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Connectivity Central to Iran-India Future Ties

Feb 25, 2018, 7:36 AM
News ID: 23851

EghtesadOnline: Iranian President Hassan Rouhani’s recent state visit to India has strengthened the prospects of India-Iran relations and raised India’s profile in the region.

Indian Prime Minister Narendra Modi had visited Iran in 2016 and the two leaders had met in Ufa, Russia, in 2015 on the sidelines of BRICS/SCO meeting.

Since then, President Rouhani has been positive about developing broad-based ties with India in all spheres and about India playing a larger role in the region, reads an article published by Indian daily The Economic Times. The full text follows:

The development of Chabahar Port is the centerpiece of Indo-Iranian cooperation. The Iranians have already made Chabahar Port functional. Unfortunately, due to bureaucratic apathy on both sides, the construction of a Chabahar port terminal by India has not begun. The Indian credit of $150 million is yet to be released, according to Financial Tribune.

India has so far not decided whether to invest in the railroad project to Zahedan. In the interim, the Port and Maritime Organization of Iran and India Ports Global Limited have signed a lease contract for Chabahar Port Phase 1. This was the most visible takeaway from President Rouhani’s visit.

India is learning to engage with the complex geopolitics of West Asia by focusing on geoeconomics.

Rouhani’s visit came after the recent visit of Israeli Premier Benjamin Netanyahu to India and Modi’s successful visit to Palestine, the UAE and Oman.

Rouhani’s visit and his positive reference to India in public statements show that Iran has no issues with the diversification of India’s linkages in West Asia. Iran would like to see India on its side, or at least to be neutral, in its confrontation with the US, Israel and Saudi Arabia. Similarly, India would like Iran to appreciate its concerns on Pakistan supported cross-border terrorism and provide connectivity to Afghanistan, Central Asia, Caucasus and Russia.

Connectivity through Iran is critical for India. Iran is increasingly becoming an important factor in India’s Afghan policy. An example was the passage of 1 million tons of Indian wheat to Afghanistan through Chabahar, bypassing Pakistan. The operationalization of Chabahar will give a fillip to cooperation among Iran, India and Afghanistan.

The 13-member International North-South Trade Corridor is another major connectivity project through Iran. India’s joining the Ashgabat agreement involving Oman, Iran, Turkmenistan, Kazakhstan and Uzbekistan will help India connect with Central Asia. India could begin by starting a shipping line to Chabahar. This will boost traffic through Chabahar to Afghanistan and Central Asia. Eventually, Chabahar could be connected with the INSTC.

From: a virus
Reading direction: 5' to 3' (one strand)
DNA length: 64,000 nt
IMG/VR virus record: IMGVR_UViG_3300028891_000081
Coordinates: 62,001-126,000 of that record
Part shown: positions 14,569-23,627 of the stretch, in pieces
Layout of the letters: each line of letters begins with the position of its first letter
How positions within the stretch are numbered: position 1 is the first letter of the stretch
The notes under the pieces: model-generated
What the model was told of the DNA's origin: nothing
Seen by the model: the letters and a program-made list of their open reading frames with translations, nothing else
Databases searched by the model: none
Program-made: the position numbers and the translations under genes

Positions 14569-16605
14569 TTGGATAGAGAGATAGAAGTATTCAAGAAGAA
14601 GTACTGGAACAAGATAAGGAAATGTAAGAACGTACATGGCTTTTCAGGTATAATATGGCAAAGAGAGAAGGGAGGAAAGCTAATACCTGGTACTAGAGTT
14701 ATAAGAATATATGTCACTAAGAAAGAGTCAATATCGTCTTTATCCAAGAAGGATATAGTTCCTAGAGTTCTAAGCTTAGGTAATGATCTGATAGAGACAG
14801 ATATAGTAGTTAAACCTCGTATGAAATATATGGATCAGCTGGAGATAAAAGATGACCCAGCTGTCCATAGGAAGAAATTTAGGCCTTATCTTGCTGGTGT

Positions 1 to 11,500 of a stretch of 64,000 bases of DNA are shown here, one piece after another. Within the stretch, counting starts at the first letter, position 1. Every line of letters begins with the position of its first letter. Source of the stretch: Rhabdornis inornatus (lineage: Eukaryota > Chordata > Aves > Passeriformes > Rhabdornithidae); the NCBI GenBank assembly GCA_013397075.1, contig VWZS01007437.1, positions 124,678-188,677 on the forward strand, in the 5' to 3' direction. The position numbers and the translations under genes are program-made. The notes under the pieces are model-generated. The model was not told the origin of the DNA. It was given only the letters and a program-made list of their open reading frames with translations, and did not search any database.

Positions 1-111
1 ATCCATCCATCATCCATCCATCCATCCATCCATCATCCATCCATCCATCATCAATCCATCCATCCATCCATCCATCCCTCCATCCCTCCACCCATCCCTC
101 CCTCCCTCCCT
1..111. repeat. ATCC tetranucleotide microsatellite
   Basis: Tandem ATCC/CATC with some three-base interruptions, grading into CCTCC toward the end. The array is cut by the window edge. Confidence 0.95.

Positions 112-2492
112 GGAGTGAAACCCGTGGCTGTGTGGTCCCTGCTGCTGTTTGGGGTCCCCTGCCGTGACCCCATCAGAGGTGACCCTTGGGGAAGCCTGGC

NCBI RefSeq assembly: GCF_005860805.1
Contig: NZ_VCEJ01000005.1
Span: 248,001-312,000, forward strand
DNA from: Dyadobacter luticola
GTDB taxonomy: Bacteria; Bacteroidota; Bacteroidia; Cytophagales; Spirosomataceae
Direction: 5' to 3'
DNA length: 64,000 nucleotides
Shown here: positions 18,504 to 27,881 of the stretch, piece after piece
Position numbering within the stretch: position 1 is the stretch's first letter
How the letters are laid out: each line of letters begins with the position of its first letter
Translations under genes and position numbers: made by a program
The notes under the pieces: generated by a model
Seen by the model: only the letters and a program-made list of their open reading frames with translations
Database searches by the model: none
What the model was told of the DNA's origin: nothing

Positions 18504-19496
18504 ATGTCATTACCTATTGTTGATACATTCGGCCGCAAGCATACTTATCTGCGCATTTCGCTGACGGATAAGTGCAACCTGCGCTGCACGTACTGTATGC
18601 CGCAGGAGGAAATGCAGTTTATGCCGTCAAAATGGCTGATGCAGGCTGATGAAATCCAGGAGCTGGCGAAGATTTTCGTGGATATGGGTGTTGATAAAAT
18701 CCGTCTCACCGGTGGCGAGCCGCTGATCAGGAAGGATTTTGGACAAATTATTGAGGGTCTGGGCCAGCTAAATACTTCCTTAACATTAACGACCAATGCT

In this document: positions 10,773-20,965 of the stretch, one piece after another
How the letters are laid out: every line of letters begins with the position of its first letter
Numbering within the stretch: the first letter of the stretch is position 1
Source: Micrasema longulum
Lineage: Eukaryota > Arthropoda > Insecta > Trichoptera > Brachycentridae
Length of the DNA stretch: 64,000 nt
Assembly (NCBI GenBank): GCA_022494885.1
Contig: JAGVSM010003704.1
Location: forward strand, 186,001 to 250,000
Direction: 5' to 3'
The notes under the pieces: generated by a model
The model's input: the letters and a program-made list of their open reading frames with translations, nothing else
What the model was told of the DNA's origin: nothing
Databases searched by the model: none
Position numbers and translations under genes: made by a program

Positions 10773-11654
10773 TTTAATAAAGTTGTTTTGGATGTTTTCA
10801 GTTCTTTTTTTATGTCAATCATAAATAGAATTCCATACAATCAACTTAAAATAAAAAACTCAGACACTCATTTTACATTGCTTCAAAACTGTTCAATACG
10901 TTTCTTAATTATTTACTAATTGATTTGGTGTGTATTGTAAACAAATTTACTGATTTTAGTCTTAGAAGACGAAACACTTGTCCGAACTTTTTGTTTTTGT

It is interesting to note that the joint statements make a mention of Indian investment in Chabahar Free Trade Zone.

But no details have been given. India has an opportunity to increase investment in Iran.

The two countries have agreed to develop their energy relationship beyond the traditional buyer-seller relationship and convert it into a strategic partnership. India must come up with concrete proposals.

India continued to buy a substantial quantity of Iranian oil, thus bailing Iran out in the difficult times of sanctions. The two countries have been discussing for some time the allocation of Iran’s Farzad B Gas Field to India’s ONGC for further development. The negotiations have been protracted and stuck on the price of gas. Hopefully, after Rouhani’s visit, the negotiations will be concluded soon.

The US, Israel and Saudi Arabia are unstated factors in India-Iran relations.

Both countries have shown maturity not to let these factors impinge on bilateral relations.

The prospects of rupee/rial arrangement indicate that both sides intend to protect their economic relations from the uncertainty of Iran-US relations.

On the nuclear issue, India has supported the full implementation of Joint Comprehensive Plan of Action, on which US President Donald Trump has serious objections.

Rouhani’s visit reflects the mutual desire to engage with each other in a range of areas, including defense, security, trade, science, technology and culture. Defense cooperation is an area that needs to be strengthened.

But India has been cautious. Iran appreciates India’s caution. Both sides have expressed the intention to move the relationship beyond trade and investment. But the progress of India-Iran relationship over the last 20 years has been slow and tortuous.

Overall, while Rouhani’s visit does not break fresh ground, it will help consolidate the relationship further. The visit also shows how the two countries are showing maturity and pragmatism in dealing with the ground realities.

India and Iran should show greater ambition in taking the relationship forward. An India-Iran-Oman cooperation in setting up a subsea gas pipeline to take Iranian gas to Oman and India could be considered. This will be a great strategic move.